Climate Change Skeptic to Speak At The University of Texas at Austin
February 19, 2009
EVENT: “Nature—Not Human Activity—Rules the Climate,” a talk by environmental scientist S. Fred Singer, president of The Science & Environmental Policy Project.
WHEN: Thursday, Feb. 19, at 3:45 p.m.
WHERE: Boyd Auditorium, Jackson Geology Building (JGB 2.324). Map is available online.
BACKGROUND: S. Fred Singer, professor emeritus of environmental sciences at the University of Virginia and president of The Science & Environmental Policy Project, disagrees with the contention that anthropogenic greenhouse gases are the main driver of global climate change. According to the Intergovernmental Panel on Climate Change (IPCC), most of the observed increase in global average temperatures since the mid-20th century is very likely due to the increase in anthropogenic greenhouse gas concentrations. Singer, in contrast, contends that “natural causes are very likely to be the dominant cause” of global climate change.
“We do not say anthropogenic greenhouse gases cannot produce some warming,” writes Singer. “Our conclusion is that the evidence shows they are not playing a significant role.”
After making his case, Singer will take questions from the audience, likely to include several of the country’s leading climate researchers and past contributors to the IPCC assessment, from among the faculty at The University of Texas at Austin.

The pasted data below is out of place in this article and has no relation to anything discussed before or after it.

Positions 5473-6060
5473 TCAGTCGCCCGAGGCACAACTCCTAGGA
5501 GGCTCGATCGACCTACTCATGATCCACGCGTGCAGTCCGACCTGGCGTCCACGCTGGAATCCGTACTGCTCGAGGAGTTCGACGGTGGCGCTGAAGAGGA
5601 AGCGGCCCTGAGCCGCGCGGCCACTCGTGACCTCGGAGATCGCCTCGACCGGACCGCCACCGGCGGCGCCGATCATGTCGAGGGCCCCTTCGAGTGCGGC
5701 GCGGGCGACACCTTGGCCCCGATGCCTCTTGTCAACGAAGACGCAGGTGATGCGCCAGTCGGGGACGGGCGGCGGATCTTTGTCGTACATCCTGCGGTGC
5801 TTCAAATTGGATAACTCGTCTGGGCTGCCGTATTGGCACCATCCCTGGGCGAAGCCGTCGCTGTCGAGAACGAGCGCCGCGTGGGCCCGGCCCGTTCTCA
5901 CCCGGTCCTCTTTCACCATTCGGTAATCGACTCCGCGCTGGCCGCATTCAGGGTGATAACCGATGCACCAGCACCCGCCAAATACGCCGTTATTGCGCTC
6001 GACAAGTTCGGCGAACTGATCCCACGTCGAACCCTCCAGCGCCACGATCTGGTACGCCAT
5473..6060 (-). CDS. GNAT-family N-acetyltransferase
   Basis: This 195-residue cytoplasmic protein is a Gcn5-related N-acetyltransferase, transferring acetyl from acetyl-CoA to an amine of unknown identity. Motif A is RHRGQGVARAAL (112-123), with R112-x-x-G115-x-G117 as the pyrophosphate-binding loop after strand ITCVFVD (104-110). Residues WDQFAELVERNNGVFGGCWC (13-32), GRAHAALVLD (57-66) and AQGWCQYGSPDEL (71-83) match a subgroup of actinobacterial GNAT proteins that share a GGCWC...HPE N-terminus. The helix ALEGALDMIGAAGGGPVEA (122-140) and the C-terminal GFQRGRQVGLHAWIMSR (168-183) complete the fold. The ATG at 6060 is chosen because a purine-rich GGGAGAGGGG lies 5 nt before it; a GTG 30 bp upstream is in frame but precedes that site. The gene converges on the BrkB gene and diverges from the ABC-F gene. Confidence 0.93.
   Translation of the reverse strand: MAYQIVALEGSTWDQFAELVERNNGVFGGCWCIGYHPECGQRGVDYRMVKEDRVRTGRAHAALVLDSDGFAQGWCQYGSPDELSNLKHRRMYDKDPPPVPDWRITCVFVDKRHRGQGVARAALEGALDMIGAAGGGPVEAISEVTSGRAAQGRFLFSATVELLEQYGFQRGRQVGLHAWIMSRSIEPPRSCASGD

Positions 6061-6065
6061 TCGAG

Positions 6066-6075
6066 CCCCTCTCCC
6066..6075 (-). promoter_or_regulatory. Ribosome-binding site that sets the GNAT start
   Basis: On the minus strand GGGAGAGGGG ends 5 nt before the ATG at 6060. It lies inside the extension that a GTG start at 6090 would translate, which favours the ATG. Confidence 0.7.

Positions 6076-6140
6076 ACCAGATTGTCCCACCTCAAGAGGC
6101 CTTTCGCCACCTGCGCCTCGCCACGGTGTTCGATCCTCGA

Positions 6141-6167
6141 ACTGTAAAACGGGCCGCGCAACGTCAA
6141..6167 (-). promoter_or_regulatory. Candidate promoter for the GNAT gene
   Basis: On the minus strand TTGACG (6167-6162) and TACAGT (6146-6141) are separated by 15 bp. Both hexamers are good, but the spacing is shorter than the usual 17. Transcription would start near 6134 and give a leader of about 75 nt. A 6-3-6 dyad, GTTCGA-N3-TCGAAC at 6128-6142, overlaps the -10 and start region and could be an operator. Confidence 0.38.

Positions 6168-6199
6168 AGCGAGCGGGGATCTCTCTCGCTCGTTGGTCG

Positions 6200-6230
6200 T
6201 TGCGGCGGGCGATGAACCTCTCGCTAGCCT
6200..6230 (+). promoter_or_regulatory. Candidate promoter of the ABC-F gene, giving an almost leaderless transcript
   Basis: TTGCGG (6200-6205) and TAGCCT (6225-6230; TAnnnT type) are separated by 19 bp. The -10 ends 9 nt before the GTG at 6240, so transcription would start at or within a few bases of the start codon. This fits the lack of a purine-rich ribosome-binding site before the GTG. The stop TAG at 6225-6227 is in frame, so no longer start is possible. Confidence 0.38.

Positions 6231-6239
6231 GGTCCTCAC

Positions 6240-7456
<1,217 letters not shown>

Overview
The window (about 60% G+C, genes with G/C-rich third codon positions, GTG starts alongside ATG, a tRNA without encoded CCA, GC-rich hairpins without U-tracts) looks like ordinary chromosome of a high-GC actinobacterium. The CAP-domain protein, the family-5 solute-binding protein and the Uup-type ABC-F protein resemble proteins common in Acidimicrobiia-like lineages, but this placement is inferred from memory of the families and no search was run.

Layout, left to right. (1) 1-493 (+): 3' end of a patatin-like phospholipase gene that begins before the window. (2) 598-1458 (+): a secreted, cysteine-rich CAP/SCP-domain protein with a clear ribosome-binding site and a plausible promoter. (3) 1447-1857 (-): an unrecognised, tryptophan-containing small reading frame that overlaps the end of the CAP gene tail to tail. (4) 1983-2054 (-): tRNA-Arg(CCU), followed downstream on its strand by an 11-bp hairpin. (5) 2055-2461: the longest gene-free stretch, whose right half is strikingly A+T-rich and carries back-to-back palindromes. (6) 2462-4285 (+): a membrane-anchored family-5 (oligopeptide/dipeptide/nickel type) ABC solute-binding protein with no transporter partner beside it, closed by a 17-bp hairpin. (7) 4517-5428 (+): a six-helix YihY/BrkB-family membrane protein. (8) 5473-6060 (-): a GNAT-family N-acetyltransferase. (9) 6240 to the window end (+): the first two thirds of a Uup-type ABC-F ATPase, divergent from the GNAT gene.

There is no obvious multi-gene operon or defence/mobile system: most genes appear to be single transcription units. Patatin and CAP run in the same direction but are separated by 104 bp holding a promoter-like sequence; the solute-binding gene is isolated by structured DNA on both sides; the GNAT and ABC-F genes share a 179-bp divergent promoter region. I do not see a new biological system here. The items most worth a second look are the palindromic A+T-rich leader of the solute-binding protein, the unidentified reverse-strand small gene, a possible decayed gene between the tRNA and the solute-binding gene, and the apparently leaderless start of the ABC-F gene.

Singer was the first director of the National Weather Satellite Service (1962-64) and he devised the basic instrument for measuring stratospheric ozone. In the 1980s, he was vice chairman of the National Advisory Committee for Oceans and Atmosphere. He has received numerous awards for his research. After retiring from the University of Virginia, he founded the nonprofit Science and Environmental Policy Project on the premise that credible science must form the basis for major societal health and environmental decisions.
His most recent book, “Unstoppable Global Warming—Every 1500 Years,” presents evidence for natural climate cycles of warming and cooling and became a New York Times best-seller. He is the organizer of the Non-governmental International Panel on Climate Change (NIPCC) and editor of the NIPCC report, “Nature—Not Human Activity—Rules the Climate,” available at
For more information about research at the Jackson School, contact J.B. Bird at firstname.lastname@example.org, 512-232-9623.